The previous commands create a DNS private zone in Azure for “privatelink.database.windows.net”, configure an A record pointing to the private IP address of our SQL Server, and connect the private DNS zone to the ARO virtual network. Now DNS resolution should work, let’s check it out:

curl "http://sqlapilb-project1.apps.m50kgrxk.northeurope.aroapp.io/api/dns?fqdn=sqlserver2519.privatelink.database.windows.net"
  "fqdn": "sqlserver2519.privatelink.database.windows.net",
  "ip": ""

Fantastic! Now we should have access to our database. To verify this, let’s check the sqlsrcip end point of our API, which tells us with which IP address the SQL server sees us:

curl "http://sqlapilb-project1.apps.m50kgrxk.northeurope.aroapp.io/api/sqlsrcip?SQL_SERVER_FQDN=sqlserver2519.privatelink.database.windows.net&SQL_SERVER_USERNAME=azure" 
  "sql_output": ""

In the previous example we supplied a custom FQDN and username for the new SQL Server, since we had configured the default to point to the SQL Server running as Openshift pod inside of the ARO cluster. The password was not required because I deployed the Azure SQL Server with the same password as the SQL Server pod.

Let’s continue with the DNS topic, since it is one that you will encounter sooner rather than later. What if your pods need to access some system that is not publicly resolvable (that is covered by the ARO virtual network default DNS) or in an Azure virtual network (that is covered by Azure Private DNS), such as a system located on-premises?

Typically you would have a separated dedicated DNS zone for your onprem network, something like “onprem.contoso.com”. How do you tell the ARO worker nodes to send certain requests to a custom DNS server? Your first option might be configuring a custom DNS server in the Azure Virtual Network that knows how to resolve the onprem FQDNs, but this is a no-go: Azure Redhat Openshift cannot be deployed in a Virtual Network with custom DNS servers configured.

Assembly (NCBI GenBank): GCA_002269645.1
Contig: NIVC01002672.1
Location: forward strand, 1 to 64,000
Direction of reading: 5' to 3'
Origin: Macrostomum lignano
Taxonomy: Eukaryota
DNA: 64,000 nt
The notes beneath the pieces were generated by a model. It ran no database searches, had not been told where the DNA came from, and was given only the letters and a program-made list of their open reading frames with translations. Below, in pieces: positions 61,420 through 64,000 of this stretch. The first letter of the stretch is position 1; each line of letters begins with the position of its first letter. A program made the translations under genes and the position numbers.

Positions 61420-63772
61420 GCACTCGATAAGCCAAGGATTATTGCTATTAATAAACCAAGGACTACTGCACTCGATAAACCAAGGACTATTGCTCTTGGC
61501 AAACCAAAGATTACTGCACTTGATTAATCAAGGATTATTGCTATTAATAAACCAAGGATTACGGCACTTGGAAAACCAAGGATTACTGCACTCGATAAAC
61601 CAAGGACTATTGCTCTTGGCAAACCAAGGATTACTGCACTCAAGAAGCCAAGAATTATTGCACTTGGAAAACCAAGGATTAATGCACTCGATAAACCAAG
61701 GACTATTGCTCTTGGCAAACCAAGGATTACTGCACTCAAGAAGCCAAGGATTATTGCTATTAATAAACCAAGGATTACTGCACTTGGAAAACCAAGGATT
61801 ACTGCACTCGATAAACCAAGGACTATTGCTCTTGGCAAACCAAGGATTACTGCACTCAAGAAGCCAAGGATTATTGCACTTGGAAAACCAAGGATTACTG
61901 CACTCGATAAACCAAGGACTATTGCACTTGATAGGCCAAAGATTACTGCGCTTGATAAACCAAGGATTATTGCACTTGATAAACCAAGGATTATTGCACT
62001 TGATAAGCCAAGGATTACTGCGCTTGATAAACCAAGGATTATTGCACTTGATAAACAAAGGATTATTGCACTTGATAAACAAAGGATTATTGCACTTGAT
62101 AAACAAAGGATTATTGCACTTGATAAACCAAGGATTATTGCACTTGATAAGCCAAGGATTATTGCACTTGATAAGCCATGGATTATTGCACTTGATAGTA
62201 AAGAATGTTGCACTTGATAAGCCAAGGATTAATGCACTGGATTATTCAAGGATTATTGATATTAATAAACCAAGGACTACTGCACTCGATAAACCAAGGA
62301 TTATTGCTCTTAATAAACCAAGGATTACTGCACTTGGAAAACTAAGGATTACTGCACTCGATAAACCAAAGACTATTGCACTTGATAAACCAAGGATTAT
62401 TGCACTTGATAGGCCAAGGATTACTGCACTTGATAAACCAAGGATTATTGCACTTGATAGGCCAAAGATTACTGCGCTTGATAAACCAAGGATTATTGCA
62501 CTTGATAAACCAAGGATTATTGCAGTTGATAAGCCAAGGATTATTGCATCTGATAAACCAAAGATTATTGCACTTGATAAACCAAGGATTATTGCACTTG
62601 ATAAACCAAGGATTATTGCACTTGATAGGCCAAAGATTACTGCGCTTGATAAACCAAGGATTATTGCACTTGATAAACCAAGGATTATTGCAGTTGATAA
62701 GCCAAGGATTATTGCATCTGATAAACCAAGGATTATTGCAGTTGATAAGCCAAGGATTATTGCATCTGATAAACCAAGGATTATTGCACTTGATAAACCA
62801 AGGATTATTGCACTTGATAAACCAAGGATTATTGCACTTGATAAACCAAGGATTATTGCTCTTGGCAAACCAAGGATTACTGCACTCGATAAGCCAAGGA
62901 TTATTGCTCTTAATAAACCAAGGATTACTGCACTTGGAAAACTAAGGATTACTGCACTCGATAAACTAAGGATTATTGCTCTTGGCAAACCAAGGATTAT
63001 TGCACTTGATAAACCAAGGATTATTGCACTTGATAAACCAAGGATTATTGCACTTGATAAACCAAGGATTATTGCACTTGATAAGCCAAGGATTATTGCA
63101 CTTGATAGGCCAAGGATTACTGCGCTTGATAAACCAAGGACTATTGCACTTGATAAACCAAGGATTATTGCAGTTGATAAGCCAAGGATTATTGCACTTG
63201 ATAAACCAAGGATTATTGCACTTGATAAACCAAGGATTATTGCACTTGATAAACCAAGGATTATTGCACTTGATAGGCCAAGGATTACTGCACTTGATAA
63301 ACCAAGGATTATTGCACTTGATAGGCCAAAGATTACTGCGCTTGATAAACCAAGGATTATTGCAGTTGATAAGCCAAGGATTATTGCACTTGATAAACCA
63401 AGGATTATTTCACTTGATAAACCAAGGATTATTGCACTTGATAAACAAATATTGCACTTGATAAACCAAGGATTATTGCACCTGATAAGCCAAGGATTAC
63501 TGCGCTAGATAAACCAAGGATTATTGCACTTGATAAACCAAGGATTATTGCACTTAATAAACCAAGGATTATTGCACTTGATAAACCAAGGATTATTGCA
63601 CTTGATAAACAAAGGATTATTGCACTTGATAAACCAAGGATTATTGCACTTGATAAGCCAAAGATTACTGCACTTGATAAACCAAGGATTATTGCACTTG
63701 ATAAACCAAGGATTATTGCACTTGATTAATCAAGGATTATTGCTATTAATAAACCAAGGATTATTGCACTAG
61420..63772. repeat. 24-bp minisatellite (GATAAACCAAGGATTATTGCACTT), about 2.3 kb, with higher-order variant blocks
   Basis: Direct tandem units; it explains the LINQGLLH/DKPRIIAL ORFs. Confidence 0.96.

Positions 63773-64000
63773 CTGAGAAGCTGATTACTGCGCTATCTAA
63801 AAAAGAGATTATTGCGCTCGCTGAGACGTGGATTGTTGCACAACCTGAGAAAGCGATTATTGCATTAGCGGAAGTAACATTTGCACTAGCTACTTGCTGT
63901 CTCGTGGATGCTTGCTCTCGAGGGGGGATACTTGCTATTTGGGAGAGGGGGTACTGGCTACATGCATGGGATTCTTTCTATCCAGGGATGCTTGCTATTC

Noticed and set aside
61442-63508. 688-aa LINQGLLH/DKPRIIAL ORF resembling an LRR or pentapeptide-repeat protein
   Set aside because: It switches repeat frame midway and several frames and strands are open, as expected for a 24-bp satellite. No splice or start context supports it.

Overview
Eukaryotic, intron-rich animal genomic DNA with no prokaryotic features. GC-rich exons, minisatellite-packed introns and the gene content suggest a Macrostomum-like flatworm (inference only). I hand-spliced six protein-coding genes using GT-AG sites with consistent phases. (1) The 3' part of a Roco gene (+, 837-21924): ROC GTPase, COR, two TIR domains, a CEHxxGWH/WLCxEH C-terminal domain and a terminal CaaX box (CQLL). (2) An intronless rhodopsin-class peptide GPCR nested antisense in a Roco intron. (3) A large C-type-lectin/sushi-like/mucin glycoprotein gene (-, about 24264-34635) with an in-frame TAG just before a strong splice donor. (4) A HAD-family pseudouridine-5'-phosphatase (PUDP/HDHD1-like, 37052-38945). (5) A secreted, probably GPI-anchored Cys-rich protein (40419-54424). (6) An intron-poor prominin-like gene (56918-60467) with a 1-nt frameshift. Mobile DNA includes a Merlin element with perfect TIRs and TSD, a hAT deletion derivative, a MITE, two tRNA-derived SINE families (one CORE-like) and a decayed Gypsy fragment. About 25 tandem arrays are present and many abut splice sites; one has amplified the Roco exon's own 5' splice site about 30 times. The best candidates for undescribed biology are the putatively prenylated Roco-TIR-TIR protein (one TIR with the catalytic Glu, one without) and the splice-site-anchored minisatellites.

What we will do is create a DNS server in the test Virtual Machine that we installed in a previous part of this blog series, and instead of defining it as custom DNS server, we will instruct Openshift to use it for specific zones. Let’s get to it. First, let’s configure DNS in our VM, for example dnsmasq:

ssh $vm_pip_ip "sudo apt update && sudo apt -y install dnsmasq"
ssh $vm_pip_ip "sudo sed -i \"\$ a myserver.onprem.contoso.com\" /etc/hosts"
ssh $vm_pip_ip "cat /etc/hosts"

The previous commands install dnsmasq in our ubuntu VM, and add an entry line to the “/etc/hosts” file so that our DNS server will resolve the example FQDN myserver.onprem.contoso.com.

Now we need to instruct Openshift to use this DNS server for the contoso.com zone. Welcome to the DNS Operator! We will modify its configuration accordingly:

oc edit dns.operator/default
apiVersion: operator.openshift.io/v1
kind: DNS
  - dns.operator.openshift.io/dns-controller
  generation: 2
  name: default
  - forwardPlugin:
    name: testvm
    - contoso.com

With that you have instructed the cluster to resolve anything going to contoso.com (and subdomains) to, the IP address of our VM with dnsmasq and a sample A record in the forms of /etc/hosts entry. Let’s verify that pods can now resolve our sample FQDN:

curl "http://sqlapilb-project1.apps.m50kgrxk.northeurope.aroapp.io/api/dns?fqdn=myserver.onprem.contoso.com"                  
  "fqdn": "myserver.onprem.contoso.com",
  "ip": ""

Now this is an example, in your architecture that VM would probably do DNS forwarding to other authoritative DNS servers located on-premises, but the mechanism to integrate that in Openshift is exactly the same as we have seen in this blog.

That takes me to the end of this post, thanks for reading and see you at the next part!

4 thoughts on “A day in the life of a Packet in Azure Redhat Openshift (part 4)